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Valentine’s Day Giveaway Winners!

Valentine's Day Giveaway - Hello February - kimberlymitchell.usWow, what a great Valentine’s Day Giveaway response. Thanks to everyone for your comments on the blog. February is a much loved month! Now, to the winners!

Leigh B. is the winner of the Blog Post giveaway.

Jaime M. is the winner of the #vdayhunt giveaway on Twitter/Instagram.

Thanks again for participating and Happy Valentine’s Day!

Don’t forget to try #asweetpairing of Ghirardelli chocolate and Josh Cellars wine this weekend, or any day!

Ghirardelli - Hello February - kimberlymitchell.us@JoshCellars - Hello February - kimberlymitchell.us

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February IS Heart Month!

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February is all about love. Red hearts are everywhere, but the month isn’t just for paper hearts. It’s also the American Heart Association’s American Heart Month. That’s why #NWArkCares, a group of local bloggers here in Northwest Arkansas, is focusing on actual hearts this month.

Did you know heart disease is the LEADING cause of death for both MEN and WOMEN?

  • Heart disease and stroke accounted for one out of every three deaths in Arkansas in 2007.
  • Both the coronary heart disease mortality rate and the stroke mortality rate in Arkansas were higher than the national average, and Arkansas had the highest stroke mortality rate in any state in 2007 (Arkansas Dept. of Health Cardiovascular Health State Plan).
  • In September of 2015, new data revealed Arkansas is now the most obese state in the nation with 35.9 percent of the adult population scoring 35% or higher on the Body Mass Index Chart. A healthy adult will generally score between 20-25% on the BMI scale.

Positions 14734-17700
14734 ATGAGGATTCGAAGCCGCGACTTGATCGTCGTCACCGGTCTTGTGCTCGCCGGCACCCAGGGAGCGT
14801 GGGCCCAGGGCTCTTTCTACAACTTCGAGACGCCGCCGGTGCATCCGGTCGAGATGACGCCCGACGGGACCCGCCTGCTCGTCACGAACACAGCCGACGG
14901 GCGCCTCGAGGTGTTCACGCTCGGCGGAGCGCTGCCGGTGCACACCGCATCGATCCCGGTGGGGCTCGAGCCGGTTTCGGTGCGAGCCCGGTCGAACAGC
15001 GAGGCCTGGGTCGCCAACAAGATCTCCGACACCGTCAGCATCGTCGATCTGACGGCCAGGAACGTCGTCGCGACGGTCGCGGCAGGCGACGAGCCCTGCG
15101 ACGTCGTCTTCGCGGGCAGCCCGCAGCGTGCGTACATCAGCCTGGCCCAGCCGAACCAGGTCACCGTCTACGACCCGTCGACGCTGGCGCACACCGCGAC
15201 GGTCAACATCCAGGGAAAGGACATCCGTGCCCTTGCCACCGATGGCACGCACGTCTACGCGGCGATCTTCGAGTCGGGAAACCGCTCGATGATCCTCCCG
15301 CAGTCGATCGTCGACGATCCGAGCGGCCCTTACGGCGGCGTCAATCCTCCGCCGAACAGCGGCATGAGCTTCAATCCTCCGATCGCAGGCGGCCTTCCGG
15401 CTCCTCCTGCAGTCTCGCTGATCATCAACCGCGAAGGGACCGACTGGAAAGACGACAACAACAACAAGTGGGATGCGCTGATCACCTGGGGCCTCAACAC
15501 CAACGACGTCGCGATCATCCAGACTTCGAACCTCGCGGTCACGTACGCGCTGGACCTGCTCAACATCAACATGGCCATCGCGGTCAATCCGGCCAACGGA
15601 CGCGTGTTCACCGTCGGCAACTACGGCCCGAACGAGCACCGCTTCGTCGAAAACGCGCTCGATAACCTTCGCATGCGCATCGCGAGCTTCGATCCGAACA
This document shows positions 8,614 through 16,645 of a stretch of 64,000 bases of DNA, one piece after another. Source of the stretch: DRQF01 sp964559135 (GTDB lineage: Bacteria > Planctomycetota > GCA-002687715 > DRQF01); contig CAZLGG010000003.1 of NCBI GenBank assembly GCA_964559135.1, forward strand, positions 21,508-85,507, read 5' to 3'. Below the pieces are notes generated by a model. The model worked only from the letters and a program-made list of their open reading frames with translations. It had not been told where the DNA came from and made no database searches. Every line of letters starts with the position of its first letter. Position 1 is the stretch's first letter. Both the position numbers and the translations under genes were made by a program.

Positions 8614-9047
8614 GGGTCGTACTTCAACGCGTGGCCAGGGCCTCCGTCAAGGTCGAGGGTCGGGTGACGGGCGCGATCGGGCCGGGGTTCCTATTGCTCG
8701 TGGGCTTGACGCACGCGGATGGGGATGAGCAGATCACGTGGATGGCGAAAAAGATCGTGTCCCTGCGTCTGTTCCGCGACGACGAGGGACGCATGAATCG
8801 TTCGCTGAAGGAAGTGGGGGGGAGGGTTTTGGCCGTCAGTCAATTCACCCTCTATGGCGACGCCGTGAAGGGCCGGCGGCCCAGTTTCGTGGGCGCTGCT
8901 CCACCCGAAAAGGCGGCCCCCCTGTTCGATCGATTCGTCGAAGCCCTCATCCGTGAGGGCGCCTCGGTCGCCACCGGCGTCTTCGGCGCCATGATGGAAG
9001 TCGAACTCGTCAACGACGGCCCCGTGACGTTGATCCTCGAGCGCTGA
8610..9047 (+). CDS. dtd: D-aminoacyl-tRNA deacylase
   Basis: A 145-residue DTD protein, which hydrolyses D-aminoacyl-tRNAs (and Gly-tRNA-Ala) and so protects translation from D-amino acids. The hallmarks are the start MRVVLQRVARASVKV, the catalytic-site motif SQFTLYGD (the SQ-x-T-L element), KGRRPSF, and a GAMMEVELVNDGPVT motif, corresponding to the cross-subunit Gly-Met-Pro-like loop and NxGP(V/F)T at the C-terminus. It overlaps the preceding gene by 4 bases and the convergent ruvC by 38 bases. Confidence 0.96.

All of these indicators should set off alarm bells. A heavier population leads to greater risk for heart disease and we are seeing the results of that in Arkansas.

heart-care-February IS Heart Month - kimberlymitchell.us

That’s the bad news. Now, what can we do about it?

That’s what American Heart month is all about. Here’s some great ways to get involved locally to raise awareness for healthy hearts and lives.

  • February 5th – National Wear RED Day – Break out your Valentine’s Day shirt a little early. Post a picture on social media showing your support for heart health. #nwarkcares #GoRedWearRed
  • February 16th – Go Red For Women Luncheon at the John Q. Hammons Center in Rogers, Arkansas. Be inspired to get heart healthy and motivate others to make changes in their lives and communities. Register at American Heart Association of Northwest Arkansas.
  • April 16th – Participate in the NWA Heart Walk and 5K Fun Run at Arvest Ball Park. Join others in giving your heart a work out and raise money for heart health awareness. Register here.
  • May 16th- Attend the NWA Heart Ball, a black tie affair centered on building healthier lives. NWA Heart Ball information.

Events are great, but here’s some ideas you can use in your home and everyday life.

  • Get certified in CPR. There are many opportunities locally to obtain certification. Find a course near you at cpr.heart.org.
  • Learn the signs and symptoms of a heart attack and stroke in both men and women.

Warning Signs of a Heart Attack

Signs of a Heart Attack in Women

Am I Having a Stroke?

Remember, if you’re not sure if it’s a heart attack or stroke, it’s better to be cautious and seek medical attention immediately. Minutes matter!

  • Become an advocate for healthy living, whether in your family or in your community. Find ways to include exercise in your days. Begin to plan meals around foods that will create good health instead of increasing your risk for heart disease.

The American Heart Association has a great website devoted to healthy living. It includes ideas for families to exercise together, healthy eating, weight and stress management and other helpful tools. Check it out and make a commitment today to a healthier heart!

Healthy hearts - February IS Heart month - kimberlymitchell.us